If you take anything away from this article, let it be this, save the premium stationery for the segment where it’s going to count. Through our analysis working with our clients, large nonprofits are segmenting smartly and seeing awesome results in their files.

For example, the Data Axle team can take a house or acquisition file, run it through a rigorous discovery process by initiating a comprehensive data analysis designed to identify, size and prioritize growth opportunities. The results from the analysis can include:

  • Total lifetime donations (how much and how often donors give)
  • Lifecycle stage (new, dormant, reactivated, or repeat donors)
  • Identifying donors who give to other nonprofit organizations, outside your own

A custom framework such as this can help nonprofits identify high-priority and high-performing customer segments to dramatically impact your marketing ROI and campaign performance.

Fun (and cost intensive) mailers such as stickers should be reserved for high-value segments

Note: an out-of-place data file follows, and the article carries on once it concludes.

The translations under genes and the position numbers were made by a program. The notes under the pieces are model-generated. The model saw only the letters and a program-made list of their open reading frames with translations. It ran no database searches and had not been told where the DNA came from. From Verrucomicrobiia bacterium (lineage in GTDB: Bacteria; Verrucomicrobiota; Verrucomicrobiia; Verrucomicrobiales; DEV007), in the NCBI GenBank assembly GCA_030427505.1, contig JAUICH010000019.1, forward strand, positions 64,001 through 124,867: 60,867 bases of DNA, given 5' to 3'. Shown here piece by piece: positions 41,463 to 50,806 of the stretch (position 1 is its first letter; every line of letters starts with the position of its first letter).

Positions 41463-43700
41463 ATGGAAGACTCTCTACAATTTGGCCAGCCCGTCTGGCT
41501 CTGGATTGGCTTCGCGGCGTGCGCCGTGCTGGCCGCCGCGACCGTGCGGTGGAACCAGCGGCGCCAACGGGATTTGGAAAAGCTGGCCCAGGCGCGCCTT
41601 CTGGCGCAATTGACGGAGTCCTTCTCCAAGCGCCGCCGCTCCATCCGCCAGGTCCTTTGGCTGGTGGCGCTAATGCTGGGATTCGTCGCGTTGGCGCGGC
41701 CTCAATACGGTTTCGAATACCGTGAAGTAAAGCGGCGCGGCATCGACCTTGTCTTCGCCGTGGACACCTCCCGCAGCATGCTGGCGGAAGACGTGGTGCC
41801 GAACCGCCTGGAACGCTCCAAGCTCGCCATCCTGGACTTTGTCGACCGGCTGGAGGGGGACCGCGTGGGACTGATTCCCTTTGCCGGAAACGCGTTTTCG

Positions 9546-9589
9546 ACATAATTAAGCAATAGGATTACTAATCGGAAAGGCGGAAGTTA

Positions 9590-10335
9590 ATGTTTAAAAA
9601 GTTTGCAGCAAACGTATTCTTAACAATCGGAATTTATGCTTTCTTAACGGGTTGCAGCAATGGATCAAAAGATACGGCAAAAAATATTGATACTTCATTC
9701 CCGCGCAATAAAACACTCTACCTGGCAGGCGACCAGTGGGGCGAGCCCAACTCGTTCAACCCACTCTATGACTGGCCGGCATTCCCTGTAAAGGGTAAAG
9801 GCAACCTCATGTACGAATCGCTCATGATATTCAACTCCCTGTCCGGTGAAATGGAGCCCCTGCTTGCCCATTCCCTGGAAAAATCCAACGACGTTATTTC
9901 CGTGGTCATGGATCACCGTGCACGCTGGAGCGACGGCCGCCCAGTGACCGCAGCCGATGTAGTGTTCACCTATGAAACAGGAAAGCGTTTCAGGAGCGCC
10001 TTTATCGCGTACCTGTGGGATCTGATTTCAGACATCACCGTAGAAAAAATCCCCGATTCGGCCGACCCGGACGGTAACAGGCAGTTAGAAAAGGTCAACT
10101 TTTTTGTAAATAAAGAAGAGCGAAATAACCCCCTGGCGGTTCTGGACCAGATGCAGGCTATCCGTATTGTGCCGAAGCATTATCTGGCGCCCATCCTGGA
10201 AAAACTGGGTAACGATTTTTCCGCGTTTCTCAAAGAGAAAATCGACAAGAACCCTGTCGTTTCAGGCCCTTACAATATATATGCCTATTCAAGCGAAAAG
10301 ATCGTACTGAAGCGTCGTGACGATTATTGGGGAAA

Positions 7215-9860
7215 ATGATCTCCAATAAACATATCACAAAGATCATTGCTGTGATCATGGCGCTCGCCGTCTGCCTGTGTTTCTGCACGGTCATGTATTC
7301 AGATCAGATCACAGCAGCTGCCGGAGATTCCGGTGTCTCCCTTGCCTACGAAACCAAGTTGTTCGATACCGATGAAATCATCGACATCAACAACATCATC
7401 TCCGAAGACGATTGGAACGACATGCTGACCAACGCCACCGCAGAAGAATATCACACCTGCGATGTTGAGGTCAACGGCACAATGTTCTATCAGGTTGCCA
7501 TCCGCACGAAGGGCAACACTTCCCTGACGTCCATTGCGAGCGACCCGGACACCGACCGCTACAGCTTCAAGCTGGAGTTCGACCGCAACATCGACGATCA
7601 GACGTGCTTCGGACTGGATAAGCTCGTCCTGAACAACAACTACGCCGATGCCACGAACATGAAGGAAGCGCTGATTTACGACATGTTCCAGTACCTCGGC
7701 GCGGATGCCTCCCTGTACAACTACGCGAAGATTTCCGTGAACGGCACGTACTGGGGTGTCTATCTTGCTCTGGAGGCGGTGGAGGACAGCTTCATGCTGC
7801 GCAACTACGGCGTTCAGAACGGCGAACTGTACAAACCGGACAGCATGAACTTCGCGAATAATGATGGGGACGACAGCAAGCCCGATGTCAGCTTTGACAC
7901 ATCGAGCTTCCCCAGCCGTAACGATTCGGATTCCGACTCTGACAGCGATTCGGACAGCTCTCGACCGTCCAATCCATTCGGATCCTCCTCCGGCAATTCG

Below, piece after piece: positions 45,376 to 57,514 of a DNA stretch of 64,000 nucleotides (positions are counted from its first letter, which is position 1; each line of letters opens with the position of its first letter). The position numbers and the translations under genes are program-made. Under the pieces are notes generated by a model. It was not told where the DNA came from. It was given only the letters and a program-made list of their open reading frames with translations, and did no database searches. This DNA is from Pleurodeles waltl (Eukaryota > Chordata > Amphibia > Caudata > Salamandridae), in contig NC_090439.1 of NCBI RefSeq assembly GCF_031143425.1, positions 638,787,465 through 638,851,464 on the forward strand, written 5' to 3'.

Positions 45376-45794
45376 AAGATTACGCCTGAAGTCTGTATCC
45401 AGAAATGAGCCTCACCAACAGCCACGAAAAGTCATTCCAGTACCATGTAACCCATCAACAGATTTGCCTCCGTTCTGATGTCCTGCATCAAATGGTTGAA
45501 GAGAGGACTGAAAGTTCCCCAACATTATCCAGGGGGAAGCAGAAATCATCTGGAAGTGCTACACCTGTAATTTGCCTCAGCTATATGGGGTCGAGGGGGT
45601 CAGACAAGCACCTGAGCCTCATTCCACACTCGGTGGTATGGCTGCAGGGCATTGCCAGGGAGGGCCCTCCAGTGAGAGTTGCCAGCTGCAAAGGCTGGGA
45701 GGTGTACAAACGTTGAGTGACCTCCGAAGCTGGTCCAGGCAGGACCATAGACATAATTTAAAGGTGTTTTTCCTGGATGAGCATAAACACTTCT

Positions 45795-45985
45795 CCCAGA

3. Test, test, test

Here at Data Axle, we are big believers in testing. Changes from the simple and cosmetic, like a call-to-action change or switching up colors, to large changes like interactive or premium mailers, are good candidates for testing. Nonprofits need to explore what options they have in order to get potential donors the information they are looking for in a way that they are receptive to it. Testing can move the needle on conversion rates as it can identify any barriers to conversion. Breaking down these barriers can, in turn, pay off exponentially. Test your audiences with structured mailings in order to uncover who your best prospects are, so you can focus on them for your more complex mailings.

Amy O'Connor

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Written by Amy O'Connor, VP, Analytics & Donor Insights, Data Axle Nonprofit

In her 20 years of experience in the industry, Amy has focused on moving the needle in donor acquisition, loyalty, and value and finding the story in nonprofit giving data.